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J Bioeth Inq. 2015 Sep;12(3):437-48. doi: 10.1007/s11673-015-9609-9. Epub 2015 Feb 6.

Conflicts in Learning to Care for Critically Ill Newborns: "It Makes Me Question My Own Morals".

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Division of Neonatology, Department of Pediatrics, Johns Hopkins University School of Medicine and Berman Institute of Bioethics, 1809 Ashland Avenue, Baltimore, MD, 21205, USA.
Johns Hopkins University School of Medicine, Berman Institute of Bioethics, Baltimore, MD, 21205, USA.
Department of Pediatrics, Johns Hopkins University School of Medicine, Baltimore, MD, 21205, USA.
Department of Population, Family and Reproductive Health, Johns Hopkins Bloomberg School of Public Health, Baltimore, MD, 21205, USA.


Caring for critically ill and dying patients often triggers both professional and personal growth for physician trainees. In pediatrics, the neonatal intensive care unit (NICU) is among the most distressing settings for trainees. We used longitudinal narrative writing to gain insight into how physician trainees are challenged by and make sense of repetitive, ongoing conflicts experienced as part of caring for very sick and dying babies. The study took place in a 45-bed, university-based NICU in an urban setting in the United States. From November 2009 to June 2010 we enrolled pediatric residents and neonatology fellows at the beginning of their NICU rotations. Participants were asked to engage in individual, longitudinal narrative writing about their "experience in the NICU." Thematic narrative analysis was performed. Thirty-seven physician trainees participated in the study. The mean number of narratives per trainee was 12; a total of 441 narratives were available for analysis. Conflict was the most pervasive theme in the narratives. Trainees experienced conflicts with families and conflicts with other clinicians. Trainees also described multiple conflicts of identity as members of the neonatology team, as members of the medical profession, as members of their own families, and as members of society. Physician trainees experience significant conflict and distress while learning to care for critically ill and dying infants. These conflicts often led them to question their own morals and their role in the medical profession. Physician trainees should be educated to expect various types of distress during intensive care rotations, encouraged to identify their own sources of distress, and supported in mitigating their effects.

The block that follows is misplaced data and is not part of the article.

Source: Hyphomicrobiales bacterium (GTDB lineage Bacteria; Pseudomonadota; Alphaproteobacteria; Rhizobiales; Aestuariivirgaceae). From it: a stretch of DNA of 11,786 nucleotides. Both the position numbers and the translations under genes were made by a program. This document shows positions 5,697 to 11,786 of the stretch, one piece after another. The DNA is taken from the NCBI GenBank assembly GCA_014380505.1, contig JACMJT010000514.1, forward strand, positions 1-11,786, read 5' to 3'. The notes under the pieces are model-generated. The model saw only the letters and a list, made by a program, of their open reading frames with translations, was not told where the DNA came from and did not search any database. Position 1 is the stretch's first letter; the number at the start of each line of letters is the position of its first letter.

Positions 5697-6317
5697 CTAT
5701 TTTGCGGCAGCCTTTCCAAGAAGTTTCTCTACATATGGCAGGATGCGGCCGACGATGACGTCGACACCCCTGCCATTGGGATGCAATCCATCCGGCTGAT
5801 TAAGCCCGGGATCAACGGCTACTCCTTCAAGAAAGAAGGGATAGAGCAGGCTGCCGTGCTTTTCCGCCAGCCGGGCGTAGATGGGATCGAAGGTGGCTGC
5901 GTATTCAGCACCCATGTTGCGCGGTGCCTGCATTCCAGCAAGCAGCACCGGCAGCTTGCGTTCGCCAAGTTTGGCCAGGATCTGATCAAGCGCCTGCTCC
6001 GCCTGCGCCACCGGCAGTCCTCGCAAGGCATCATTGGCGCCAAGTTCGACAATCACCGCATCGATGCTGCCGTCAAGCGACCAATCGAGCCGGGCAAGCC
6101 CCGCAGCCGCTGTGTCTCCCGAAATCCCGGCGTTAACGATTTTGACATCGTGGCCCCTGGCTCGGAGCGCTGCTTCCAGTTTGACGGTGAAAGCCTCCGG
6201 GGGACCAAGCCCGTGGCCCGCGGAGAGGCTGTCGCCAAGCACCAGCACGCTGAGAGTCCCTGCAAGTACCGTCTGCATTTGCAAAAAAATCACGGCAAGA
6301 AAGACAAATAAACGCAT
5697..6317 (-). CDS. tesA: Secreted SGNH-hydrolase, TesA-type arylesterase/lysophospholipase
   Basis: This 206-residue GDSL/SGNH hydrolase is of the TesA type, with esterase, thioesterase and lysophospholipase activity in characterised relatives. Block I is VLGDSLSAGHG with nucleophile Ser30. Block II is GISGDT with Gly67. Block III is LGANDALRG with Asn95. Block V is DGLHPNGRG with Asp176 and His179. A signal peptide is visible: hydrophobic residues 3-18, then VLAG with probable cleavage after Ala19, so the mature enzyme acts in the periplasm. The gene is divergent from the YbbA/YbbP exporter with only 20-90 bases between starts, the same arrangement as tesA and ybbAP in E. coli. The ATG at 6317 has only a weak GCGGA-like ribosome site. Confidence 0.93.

Ethical conflicts; Narrative writing; Neonatal intensive care; Physician trainee; United States

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